Parts 1 to 3 of this series covered a majority of the commercial items that need to be considered when entering into a creative agency agreement. There are, however, several housekeeping items which also need to be considered which will be covered in the final part of this series.


Under what conditions can this agreement be terminated?

Normally, if it is an ongoing arrangement, there will be a clause setting out the notice period required if one party wants to terminate the agreement. Depending on the size of the client company, the standard notice period can range from 20 business days to 3 months. This needs to be agreed between the parties.

You may also wish to set out a number of circumstances in which one party can terminate the agreement immediately. This may include, for example:

  • a material breach of a provision of the creative agency agreement;
  • failure by the client to pay the creative agency’s invoices over a significant period of time;
  • consistent failure by the creative agency to provide the services to the client’s satisfaction; or
  • a party entering into liquidation/administration.

Dispute resolution

When there is a dispute, the last thing that the parties need is a dispute over how to resolve a dispute. To avoid this, a well-drafted agreement will have a detailed dispute resolution procedure.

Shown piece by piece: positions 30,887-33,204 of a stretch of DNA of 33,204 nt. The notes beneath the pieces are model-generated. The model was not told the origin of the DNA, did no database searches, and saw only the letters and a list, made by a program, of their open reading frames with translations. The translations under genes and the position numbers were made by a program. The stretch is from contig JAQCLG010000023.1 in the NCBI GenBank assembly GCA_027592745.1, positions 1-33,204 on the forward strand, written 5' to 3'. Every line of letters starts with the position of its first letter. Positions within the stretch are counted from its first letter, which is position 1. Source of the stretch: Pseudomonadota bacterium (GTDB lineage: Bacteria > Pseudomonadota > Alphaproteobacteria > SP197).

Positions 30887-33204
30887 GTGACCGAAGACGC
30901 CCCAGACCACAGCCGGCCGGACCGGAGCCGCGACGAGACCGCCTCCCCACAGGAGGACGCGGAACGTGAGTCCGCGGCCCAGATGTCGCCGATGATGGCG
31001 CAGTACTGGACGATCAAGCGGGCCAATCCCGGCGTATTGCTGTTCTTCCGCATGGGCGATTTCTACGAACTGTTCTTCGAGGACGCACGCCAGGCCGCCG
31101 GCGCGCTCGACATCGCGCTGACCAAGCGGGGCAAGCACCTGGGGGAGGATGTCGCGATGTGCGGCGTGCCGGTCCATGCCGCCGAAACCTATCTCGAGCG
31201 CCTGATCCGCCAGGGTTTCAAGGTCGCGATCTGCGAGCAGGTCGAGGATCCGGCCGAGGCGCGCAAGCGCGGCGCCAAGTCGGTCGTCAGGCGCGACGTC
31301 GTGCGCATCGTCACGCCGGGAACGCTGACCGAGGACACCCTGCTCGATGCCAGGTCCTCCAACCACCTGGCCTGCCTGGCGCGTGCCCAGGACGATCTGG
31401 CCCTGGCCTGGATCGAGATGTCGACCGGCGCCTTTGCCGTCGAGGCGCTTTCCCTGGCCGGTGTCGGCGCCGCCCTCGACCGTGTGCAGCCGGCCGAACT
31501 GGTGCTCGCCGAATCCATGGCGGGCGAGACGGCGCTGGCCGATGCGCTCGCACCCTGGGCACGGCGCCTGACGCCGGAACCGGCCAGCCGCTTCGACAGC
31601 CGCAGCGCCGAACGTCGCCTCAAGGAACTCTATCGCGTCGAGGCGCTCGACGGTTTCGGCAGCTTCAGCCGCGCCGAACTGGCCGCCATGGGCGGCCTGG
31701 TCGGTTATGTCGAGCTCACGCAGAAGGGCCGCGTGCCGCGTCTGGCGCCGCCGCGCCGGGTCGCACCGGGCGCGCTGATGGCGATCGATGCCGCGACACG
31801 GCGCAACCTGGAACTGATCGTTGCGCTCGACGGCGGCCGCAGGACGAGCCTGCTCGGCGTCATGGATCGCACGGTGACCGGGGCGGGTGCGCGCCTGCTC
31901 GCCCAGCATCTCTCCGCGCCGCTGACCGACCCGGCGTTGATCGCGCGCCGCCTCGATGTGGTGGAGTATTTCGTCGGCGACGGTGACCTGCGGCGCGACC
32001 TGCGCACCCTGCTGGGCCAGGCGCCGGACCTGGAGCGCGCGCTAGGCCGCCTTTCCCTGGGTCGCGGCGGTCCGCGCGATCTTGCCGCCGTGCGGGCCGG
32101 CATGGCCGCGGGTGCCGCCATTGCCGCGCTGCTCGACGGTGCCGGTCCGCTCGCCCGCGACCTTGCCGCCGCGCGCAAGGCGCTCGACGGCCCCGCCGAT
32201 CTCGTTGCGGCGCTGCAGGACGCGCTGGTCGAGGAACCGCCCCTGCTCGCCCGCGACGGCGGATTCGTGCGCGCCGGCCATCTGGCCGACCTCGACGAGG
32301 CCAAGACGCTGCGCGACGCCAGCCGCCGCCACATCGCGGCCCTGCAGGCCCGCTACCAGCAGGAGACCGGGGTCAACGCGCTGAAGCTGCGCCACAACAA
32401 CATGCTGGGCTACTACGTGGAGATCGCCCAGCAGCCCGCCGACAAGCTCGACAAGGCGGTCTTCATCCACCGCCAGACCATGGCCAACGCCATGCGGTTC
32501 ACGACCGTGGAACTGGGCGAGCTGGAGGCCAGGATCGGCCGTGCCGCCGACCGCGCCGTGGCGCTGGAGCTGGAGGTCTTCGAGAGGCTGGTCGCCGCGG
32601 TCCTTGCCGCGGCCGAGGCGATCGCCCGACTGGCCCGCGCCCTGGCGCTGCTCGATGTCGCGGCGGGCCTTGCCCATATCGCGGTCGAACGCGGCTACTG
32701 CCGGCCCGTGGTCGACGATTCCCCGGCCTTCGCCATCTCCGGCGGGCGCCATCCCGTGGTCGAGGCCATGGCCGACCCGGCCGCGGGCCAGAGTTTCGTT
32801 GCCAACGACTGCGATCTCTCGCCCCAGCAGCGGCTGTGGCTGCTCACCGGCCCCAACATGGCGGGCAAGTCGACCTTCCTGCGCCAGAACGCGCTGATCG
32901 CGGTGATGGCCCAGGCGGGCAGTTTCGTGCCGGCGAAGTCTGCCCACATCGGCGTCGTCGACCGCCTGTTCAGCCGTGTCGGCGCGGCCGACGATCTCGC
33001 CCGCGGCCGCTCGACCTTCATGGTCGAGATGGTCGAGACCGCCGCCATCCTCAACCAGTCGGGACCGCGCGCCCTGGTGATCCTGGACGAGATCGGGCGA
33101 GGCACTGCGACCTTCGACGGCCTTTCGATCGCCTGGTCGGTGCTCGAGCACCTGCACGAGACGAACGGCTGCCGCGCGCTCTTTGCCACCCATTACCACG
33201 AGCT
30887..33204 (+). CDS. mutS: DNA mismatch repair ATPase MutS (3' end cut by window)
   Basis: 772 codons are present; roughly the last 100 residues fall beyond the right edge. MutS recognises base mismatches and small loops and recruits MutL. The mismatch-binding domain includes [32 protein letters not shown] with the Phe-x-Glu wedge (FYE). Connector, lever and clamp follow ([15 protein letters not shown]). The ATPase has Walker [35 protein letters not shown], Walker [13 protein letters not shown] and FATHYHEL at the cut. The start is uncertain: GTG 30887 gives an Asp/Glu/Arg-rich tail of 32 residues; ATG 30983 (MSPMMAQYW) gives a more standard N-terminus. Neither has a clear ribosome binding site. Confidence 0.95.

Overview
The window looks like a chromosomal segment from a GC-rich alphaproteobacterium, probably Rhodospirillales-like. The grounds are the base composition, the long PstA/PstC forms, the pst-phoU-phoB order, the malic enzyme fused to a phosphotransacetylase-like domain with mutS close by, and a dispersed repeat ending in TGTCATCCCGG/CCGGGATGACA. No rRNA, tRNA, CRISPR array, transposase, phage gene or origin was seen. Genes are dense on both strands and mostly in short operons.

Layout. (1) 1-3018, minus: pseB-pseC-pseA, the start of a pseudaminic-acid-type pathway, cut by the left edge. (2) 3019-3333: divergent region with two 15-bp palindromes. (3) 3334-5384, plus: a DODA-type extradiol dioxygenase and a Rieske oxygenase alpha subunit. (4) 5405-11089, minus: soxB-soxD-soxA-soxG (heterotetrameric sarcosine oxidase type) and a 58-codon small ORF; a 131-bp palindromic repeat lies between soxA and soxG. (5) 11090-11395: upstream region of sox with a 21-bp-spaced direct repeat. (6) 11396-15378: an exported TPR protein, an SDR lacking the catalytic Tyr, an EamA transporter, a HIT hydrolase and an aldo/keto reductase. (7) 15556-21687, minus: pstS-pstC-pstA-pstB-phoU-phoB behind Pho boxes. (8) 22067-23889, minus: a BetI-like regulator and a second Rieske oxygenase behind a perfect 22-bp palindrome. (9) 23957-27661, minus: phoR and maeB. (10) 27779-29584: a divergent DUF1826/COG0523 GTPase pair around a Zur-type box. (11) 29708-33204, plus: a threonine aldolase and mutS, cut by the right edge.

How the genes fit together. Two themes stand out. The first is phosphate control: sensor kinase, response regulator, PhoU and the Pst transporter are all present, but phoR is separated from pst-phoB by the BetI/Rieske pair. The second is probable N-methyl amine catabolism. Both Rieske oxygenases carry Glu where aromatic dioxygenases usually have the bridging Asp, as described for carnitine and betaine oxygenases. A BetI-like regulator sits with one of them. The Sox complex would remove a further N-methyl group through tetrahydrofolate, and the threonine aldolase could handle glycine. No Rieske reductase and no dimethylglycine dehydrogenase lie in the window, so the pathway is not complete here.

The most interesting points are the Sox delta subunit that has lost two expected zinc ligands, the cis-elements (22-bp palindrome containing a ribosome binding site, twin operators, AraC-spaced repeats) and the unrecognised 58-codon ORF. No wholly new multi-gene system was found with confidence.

A standard dispute resolution clause will usually start with requiring the party bringing the complaint to provide the other party with a dispute notice setting out all the matters in dispute. Then, if the dispute cannot be resolved after, for example, two weeks, the parties can then refer the matter to a mediator. If the parties cannot agree on a mediator, either party can request a third party to appoint a mediator – this third party is usually the relevant law society.

Most dispute resolution clauses will not allow a party to commence court proceedings until the parties have attempted to resolve the dispute through mediation. This is because court proceedings are timely and costly for both parties, and more often than not, result in an irreparable working relationship.


Throughout the agreement, there will be requirements on one party to provide the other with notice in writing. The notices clause will set out how notices are to be communicated, for example, by post, email, or fax, and when such notices are deemed to have been delivered. This is important to help the parties avoid dispute over whether or not notice was given and received.


Creative agency agreements are generally quite lengthy and complex. If you require a creative agency agreement, we recommend that you have this drafted professional by an experienced contract lawyer. Alternatively, if you are entering into a creative agency agreement, we recommend that you have this reviewed so that you understand all your rights and obligations under it. Once an agreement is signed, it is difficult to negotiate changes to the terms and you could be stuck with an agreement that is highly unfavourable to you.

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